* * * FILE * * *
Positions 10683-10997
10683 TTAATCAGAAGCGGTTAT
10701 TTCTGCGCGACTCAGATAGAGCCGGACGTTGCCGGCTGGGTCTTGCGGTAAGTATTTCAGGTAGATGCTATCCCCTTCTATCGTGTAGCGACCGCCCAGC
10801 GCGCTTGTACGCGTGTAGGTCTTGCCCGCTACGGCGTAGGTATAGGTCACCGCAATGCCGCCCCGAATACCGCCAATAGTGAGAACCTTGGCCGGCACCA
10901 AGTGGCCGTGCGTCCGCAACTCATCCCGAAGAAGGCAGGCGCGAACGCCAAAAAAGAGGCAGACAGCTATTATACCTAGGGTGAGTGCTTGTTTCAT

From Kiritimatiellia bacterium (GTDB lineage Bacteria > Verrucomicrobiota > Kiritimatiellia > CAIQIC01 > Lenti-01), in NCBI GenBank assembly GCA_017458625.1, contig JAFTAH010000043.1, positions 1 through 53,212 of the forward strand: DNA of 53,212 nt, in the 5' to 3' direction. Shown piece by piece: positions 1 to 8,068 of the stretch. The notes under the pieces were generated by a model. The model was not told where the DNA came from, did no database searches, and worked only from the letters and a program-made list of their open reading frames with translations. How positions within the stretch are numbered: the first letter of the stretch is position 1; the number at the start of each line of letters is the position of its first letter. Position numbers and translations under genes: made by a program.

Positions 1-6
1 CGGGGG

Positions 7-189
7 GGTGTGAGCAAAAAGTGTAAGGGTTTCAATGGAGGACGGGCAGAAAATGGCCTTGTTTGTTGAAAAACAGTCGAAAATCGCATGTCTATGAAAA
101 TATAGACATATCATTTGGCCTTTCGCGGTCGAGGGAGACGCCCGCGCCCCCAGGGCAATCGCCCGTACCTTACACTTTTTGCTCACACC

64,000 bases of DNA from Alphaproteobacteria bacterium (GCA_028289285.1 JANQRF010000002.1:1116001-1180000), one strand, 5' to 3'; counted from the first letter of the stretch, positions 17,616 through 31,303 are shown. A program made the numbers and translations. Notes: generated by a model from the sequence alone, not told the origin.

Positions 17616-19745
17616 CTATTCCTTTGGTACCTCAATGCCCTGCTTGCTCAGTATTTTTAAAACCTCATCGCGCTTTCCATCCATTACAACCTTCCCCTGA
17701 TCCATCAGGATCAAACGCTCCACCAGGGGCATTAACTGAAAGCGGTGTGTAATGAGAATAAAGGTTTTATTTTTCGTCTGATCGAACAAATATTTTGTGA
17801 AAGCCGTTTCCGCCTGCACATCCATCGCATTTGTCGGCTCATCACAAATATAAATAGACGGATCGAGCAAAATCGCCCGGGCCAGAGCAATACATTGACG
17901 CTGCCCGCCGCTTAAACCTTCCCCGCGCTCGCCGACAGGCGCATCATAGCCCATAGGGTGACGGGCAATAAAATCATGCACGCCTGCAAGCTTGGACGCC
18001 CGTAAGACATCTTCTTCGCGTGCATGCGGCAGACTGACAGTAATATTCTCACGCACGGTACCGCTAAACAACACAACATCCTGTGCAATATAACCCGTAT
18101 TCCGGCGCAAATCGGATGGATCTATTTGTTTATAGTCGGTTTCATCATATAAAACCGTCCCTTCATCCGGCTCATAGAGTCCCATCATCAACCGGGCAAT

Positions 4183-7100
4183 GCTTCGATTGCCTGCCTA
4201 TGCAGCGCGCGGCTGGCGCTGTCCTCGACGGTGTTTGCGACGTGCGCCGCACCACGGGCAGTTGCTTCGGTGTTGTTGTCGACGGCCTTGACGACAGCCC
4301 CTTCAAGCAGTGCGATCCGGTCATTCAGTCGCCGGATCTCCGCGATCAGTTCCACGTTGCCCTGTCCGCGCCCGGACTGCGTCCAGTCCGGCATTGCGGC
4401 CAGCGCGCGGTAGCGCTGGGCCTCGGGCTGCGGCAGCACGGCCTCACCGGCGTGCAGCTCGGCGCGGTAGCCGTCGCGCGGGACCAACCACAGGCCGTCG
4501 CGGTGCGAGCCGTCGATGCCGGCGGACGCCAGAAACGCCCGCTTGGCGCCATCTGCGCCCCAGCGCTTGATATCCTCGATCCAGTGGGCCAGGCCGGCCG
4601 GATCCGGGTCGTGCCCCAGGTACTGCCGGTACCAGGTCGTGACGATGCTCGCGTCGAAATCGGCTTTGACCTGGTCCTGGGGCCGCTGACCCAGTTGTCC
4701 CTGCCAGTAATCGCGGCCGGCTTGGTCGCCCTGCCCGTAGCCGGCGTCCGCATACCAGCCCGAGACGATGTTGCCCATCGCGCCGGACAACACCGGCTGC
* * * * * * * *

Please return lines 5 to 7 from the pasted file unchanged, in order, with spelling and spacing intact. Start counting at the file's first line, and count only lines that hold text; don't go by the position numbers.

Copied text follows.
10901 AGTGGCCGTGCGTCCGCAACTCATCCCGAAGAAGGCAGGCGCGAACGCCAAAAAAGAGGCAGACAGCTATTATACCTAGGGTGAGTGCTTGTTTCAT

From Kiritimatiellia bacterium (GTDB lineage Bacteria > Verrucomicrobiota > Kiritimatiellia > CAIQIC01 > Lenti-01), in NCBI GenBank assembly GCA_017458625.1, contig JAFTAH010000043.1, positions 1 through 53,212 of the forward strand: DNA of 53,212 nt, in the 5' to 3' direction. Shown piece by piece: positions 1 to 8,068 of the stretch. The notes under the pieces were generated by a model. The model was not told where the DNA came from, did no database searches, and worked only from the letters and a program-made list of their open reading frames with translations. How positions within the stretch are numbered: the first letter of the stretch is position 1; the number at the start of each line of letters is the position of its first letter. Position numbers and translations under genes: made by a program.

Positions 1-6